27. Stiglitz Joseph E., 2010. "Contagion, Liberalization, and the Optimal Structure of Globalization," Journal of Globalization and Development, De Gruyter, vol. 1(2), pages 1-47, December.
  28. Daron Acemoglu & Asuman Ozdaglar & Alireza Tahbaz-Salehi, 2013. "Systemic Risk and Stability in Financial Networks," NBER Working Papers 18727, National Bureau of Economic Research, Inc.
  29. Martin Ruckes, 2004. "Bank Competition and Credit Standards," Review of Financial Studies, Society for Financial Studies, vol. 17(4), pages 1073-1102.
  30. Gianni De Nicolo & Giovanni Favara & Lev Ratnovski, 2012. "Externalities and Macroprudential Policy," IMF Staff Discussion Notes 12/05, International Monetary Fund.
  31. Diamond, Douglas W & Dybvig, Philip H, 1983. "Bank Runs, Deposit Insurance, and Liquidity," Journal of Political Economy, University of Chicago Press, vol. 91(3), pages 401-19, June.
  32. Jeremy C. Stein, 2011. "Monetary Policy as Financial-Stability Regulation," NBER Working Papers 16883, National Bureau of Economic Research, Inc.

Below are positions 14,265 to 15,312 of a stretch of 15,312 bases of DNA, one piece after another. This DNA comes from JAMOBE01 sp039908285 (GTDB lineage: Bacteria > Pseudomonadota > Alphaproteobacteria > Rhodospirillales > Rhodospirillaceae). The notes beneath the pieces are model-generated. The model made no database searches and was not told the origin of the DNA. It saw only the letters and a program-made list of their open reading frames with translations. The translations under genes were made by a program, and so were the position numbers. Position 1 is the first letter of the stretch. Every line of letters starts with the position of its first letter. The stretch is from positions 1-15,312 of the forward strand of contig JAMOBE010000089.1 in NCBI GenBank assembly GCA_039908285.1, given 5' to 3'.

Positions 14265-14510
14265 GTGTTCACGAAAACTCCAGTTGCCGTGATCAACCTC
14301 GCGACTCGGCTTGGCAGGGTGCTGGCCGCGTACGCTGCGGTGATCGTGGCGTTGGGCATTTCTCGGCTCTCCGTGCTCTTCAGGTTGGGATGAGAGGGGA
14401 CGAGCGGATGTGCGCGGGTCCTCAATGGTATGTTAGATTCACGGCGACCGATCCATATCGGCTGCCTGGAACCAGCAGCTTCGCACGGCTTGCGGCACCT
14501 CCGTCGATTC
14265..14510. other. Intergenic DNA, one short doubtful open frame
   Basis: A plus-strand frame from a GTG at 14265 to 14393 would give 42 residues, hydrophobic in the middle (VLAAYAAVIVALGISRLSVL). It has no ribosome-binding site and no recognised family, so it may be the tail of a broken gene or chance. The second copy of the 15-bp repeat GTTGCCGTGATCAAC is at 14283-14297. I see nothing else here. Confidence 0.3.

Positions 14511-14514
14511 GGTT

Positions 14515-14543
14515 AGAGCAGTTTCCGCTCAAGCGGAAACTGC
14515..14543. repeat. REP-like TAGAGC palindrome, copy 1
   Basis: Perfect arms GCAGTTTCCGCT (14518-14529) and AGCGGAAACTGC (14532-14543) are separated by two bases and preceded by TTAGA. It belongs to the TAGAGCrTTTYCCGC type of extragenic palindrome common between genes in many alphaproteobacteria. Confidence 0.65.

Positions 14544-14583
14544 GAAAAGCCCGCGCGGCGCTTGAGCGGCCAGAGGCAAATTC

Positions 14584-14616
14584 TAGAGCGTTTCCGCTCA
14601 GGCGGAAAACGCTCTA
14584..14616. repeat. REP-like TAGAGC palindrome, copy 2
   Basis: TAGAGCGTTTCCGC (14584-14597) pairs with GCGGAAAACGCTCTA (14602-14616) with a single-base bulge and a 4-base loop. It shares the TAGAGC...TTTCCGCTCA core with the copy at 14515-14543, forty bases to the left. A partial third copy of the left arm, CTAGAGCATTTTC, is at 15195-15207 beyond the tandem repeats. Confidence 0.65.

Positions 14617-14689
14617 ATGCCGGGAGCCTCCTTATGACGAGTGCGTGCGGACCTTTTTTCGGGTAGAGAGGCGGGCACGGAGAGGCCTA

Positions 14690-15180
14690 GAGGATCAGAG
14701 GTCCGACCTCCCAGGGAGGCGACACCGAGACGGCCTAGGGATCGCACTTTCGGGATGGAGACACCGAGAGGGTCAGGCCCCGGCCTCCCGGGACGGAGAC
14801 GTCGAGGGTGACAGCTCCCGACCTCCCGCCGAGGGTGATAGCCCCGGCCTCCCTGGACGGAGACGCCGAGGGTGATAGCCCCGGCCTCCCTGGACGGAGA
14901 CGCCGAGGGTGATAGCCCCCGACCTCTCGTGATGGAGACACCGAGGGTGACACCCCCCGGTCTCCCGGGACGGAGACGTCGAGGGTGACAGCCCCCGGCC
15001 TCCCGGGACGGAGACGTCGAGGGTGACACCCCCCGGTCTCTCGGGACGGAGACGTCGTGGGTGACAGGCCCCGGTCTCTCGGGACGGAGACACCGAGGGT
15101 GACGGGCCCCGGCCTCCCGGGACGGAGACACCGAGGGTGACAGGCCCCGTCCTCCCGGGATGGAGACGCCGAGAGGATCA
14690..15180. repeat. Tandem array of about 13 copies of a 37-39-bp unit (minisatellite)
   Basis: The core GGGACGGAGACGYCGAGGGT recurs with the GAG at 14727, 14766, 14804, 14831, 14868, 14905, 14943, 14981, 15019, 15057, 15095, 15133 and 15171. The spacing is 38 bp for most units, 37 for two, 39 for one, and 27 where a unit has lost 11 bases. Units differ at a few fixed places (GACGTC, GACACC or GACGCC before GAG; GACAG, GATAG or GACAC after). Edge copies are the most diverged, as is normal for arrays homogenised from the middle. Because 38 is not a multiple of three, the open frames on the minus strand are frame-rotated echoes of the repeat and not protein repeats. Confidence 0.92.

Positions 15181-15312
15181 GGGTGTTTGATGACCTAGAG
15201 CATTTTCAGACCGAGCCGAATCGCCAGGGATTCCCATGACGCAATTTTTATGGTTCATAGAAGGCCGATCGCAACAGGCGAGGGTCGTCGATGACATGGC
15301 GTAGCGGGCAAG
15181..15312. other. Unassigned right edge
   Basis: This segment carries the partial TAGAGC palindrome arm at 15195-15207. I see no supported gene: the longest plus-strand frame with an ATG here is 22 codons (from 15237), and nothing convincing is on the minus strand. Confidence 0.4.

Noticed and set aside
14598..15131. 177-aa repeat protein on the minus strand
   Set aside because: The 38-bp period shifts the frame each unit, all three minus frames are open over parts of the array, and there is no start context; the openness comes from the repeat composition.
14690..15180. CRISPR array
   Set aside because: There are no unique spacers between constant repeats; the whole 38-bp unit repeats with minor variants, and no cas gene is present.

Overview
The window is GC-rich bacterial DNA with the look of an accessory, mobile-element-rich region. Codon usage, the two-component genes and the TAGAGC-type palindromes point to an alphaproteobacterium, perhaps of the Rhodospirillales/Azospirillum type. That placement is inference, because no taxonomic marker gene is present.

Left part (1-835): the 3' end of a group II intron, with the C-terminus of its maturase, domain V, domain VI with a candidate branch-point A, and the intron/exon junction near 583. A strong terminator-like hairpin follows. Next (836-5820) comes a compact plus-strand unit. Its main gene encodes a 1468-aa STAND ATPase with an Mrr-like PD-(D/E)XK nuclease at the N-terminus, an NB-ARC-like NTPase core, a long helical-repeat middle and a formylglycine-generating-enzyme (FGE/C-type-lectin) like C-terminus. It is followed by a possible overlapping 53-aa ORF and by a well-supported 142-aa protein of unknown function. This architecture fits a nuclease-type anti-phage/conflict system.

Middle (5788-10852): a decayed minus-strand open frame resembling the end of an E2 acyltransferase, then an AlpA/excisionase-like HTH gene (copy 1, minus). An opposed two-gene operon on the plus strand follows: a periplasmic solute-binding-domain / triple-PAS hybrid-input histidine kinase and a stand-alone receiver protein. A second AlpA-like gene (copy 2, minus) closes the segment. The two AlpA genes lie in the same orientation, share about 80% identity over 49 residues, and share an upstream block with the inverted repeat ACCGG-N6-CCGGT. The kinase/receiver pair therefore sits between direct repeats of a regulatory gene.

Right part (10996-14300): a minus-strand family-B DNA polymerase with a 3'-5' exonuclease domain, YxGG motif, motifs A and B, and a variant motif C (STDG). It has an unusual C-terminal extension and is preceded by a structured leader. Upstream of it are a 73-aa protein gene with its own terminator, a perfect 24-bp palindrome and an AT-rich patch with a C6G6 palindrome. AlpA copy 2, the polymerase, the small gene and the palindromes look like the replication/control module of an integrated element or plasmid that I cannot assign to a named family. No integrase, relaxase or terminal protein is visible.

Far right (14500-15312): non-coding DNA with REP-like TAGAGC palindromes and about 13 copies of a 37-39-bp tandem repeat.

Full references (including those not matched with items on IDEAS)

This item is not listed on Wikipedia, on a reading list or among the top items on IDEAS.

When requesting a correction, please mention this item's handle: RePEc:rmn:wpaper:201317. See general information about how to correct material in RePEc.

For technical questions regarding this item, or to correct its authors, title, abstract, bibliographic or download information, contact: (Albrecht F. Michler)

If you have authored this item and are not yet registered with RePEc, we encourage you to do it here. This allows to link your profile to this item. It also allows you to accept potential citations to this item that we are uncertain about.

If references are entirely missing, you can add them using this form.

If the full references list an item that is present in RePEc, but the system did not link to it, you can help with this form.

If you know of missing items citing this one, you can help us creating those links by adding the relevant references in the same way as above, for each refering item. If you are a registered author of this item, you may also want to check the "citations" tab in your profile, as there may be some citations waiting for confirmation.

Please note that corrections may take a couple of weeks to filter through the various RePEc services.

This information is provided to you by IDEAS at the Research Division of the Federal Reserve Bank of St. Louis using RePEc data.